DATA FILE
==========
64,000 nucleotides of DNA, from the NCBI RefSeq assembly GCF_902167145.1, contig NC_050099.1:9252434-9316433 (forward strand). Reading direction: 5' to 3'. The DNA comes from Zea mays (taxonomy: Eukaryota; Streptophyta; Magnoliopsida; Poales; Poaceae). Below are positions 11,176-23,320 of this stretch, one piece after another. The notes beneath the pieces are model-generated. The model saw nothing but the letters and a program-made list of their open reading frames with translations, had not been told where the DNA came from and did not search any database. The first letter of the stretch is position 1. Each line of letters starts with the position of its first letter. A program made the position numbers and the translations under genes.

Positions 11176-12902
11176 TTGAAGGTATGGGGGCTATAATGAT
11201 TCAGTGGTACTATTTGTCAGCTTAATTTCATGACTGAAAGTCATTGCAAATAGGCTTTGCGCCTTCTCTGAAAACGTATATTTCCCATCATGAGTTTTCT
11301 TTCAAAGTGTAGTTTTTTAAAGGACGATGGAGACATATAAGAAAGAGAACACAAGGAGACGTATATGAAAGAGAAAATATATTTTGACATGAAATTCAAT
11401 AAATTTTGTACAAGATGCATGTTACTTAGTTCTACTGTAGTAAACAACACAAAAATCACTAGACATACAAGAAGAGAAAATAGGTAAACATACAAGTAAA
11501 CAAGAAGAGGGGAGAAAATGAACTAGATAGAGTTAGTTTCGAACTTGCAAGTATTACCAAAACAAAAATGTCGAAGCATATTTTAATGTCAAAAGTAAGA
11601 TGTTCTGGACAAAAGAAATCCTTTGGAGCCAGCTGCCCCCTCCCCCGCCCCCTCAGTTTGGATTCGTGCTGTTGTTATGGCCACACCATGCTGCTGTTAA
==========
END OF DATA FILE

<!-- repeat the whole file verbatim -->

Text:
64,000 nucleotides of DNA, from the NCBI RefSeq assembly GCF_902167145.1, contig NC_050099.1:9252434-9316433 (forward strand). Reading direction: 5' to 3'. The DNA comes from Zea mays (taxonomy: Eukaryota; Streptophyta; Magnoliopsida; Poales; Poaceae). Below are positions 11,176-23,320 of this stretch, one piece after another. The notes beneath the pieces are model-generated. The model saw nothing but the letters and a program-made list of their open reading frames with translations, had not been told where the DNA came from and did not search any database. The first letter of the stretch is position 1. Each line of letters starts with the position of its first letter. A program made the position numbers and the translations under genes.

Positions 11176-12902
11176 TTGAAGGTATGGGGGCTATAATGAT
11201 TCAGTGGTACTATTTGTCAGCTTAATTTCATGACTGAAAGTCATTGCAAATAGGCTTTGCGCCTTCTCTGAAAACGTATATTTCCCATCATGAGTTTTCT
11301 TTCAAAGTGTAGTTTTTTAAAGGACGATGGAGACATATAAGAAAGAGAACACAAGGAGACGTATATGAAAGAGAAAATATATTTTGACATGAAATTCAAT
11401 AAATTTTGTACAAGATGCATGTTACTTAGTTCTACTGTAGTAAACAACACAAAAATCACTAGACATACAAGAAGAGAAAATAGGTAAACATACAAGTAAA
11501 CAAGAAGAGGGGAGAAAATGAACTAGATAGAGTTAGTTTCGAACTTGCAAGTATTACCAAAACAAAAATGTCGAAGCATATTTTAATGTCAAAAGTAAGA
11601 TGTTCTGGACAAAAGAAATCCTTTGGAGCCAGCTGCCCCCTCCCCCGCCCCCTCAGTTTGGATTCGTGCTGTTGTTATGGCCACACCATGCTGCTGTTAA